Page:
In addition to the overhanging maze of power lines and cable lines, the city’s skyscape is being increasingly interrupted by a zigzag of telecom wires too. Not willing to lend the subterranean space to the telecom companies for laying of their optical fibre cables, GHMC is asking them to go overhead, resulting in poles and cables coming up at many locations.
The corporation has given permission for close to 50,000 poles to be erected across the city’s six zones by two telecommunication companies.
This, after turning down the requests by the said companies for road-cutting permissions, an official shared. “We are not giving road-cutting permissions for the telecom lines, owing to the pending proposal for laying of utility ducts alongside the roads,” said the official.
The corporation, however, is not withholding permissions for water pipelines and power lines citing the same reason.
“Telecom companies such as Reliance JIO and ACT Fibernet have sought permissions for a total of 1,000 kilometres of road cutting. This amounts to 50% of GHMC’s total road length, and has the potential to disrupt public life. Hence, we have denied permission,” said the official.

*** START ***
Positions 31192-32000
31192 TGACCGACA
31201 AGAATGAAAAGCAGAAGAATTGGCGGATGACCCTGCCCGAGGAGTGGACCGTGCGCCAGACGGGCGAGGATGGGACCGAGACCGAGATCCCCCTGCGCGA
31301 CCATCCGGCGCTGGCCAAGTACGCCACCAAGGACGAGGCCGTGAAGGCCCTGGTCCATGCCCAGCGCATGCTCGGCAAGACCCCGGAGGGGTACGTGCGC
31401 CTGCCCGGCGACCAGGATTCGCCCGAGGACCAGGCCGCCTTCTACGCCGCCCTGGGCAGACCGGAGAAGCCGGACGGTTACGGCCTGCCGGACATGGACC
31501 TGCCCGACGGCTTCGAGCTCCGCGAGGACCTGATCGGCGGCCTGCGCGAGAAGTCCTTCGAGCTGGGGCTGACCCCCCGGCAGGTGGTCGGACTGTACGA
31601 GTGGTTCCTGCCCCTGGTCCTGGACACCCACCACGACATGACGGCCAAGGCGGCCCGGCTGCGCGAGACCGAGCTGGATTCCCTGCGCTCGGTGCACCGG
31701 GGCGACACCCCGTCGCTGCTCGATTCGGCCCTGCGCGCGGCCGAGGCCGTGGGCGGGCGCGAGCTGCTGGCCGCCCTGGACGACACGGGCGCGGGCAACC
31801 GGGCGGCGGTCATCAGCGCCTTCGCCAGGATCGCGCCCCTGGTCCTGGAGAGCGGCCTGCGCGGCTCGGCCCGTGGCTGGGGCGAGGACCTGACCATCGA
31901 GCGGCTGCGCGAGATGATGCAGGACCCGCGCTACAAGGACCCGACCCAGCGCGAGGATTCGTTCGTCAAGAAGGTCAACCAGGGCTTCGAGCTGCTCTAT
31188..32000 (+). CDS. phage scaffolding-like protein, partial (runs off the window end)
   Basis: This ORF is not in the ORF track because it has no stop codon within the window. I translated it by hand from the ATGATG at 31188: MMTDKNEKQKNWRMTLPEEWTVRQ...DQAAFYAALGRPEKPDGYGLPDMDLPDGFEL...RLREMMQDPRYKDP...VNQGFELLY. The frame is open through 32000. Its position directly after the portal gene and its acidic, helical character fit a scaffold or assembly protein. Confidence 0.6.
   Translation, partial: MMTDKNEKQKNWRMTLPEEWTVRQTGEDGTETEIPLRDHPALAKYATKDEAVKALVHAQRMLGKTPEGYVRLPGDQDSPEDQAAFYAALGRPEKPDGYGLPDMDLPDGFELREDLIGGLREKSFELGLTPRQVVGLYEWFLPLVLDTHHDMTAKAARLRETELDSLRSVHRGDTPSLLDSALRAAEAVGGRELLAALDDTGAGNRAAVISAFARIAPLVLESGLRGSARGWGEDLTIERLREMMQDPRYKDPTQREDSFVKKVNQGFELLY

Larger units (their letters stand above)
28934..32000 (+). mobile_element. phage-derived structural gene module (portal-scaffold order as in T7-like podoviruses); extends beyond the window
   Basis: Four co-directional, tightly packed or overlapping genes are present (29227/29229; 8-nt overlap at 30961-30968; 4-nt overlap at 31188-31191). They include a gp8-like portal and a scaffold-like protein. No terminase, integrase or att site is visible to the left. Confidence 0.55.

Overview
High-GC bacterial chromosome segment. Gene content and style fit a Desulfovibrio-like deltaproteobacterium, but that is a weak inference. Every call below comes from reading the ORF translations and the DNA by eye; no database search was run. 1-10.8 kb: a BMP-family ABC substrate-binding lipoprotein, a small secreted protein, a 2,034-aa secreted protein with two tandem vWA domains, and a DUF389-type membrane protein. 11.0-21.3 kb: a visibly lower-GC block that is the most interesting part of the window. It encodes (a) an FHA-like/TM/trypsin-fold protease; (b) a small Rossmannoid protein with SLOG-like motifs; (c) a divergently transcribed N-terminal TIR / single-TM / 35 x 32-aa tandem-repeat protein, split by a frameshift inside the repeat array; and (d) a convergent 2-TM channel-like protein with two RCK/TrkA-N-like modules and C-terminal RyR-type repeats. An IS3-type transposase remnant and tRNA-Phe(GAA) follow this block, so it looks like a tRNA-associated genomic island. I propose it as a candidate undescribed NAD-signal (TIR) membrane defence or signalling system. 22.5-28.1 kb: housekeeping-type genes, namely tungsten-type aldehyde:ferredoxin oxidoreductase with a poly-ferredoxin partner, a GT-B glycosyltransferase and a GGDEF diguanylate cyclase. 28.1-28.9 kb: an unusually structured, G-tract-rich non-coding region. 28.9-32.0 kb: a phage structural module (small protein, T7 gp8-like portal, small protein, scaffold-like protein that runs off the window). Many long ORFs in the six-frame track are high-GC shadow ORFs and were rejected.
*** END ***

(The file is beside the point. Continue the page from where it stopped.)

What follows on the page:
Proceedings were issued towards the end of March, allowing installation of more than 31,000 poles by Reliance JIO on a rental charge. The poles will be used by the telecom giant for aerial cabling over five years, the official order said. Officials informed that the company will pay ₹1,000 per year per pole to GHMC, which will amount to over ₹ 3 crore revenue annually. Together with over 15,000 poles to be installed by ACT Fibernet, the annual revenue will rise to almost Rs. 5 crore for the corporation.
Besides, Reliance JIO’s request for extension of its existing 43,700 poles by an year too has been granted. The company will provide free access to the CCTV cameras installed by the Traffic Police across the city, officials informed. There have been instances earlier in Cantonment purview where colony welfare associations have objected to the installation of poles without their permission. They raised objection, as such an attempt earlier had damaged the colony’s drainage pipelines.―The Hindu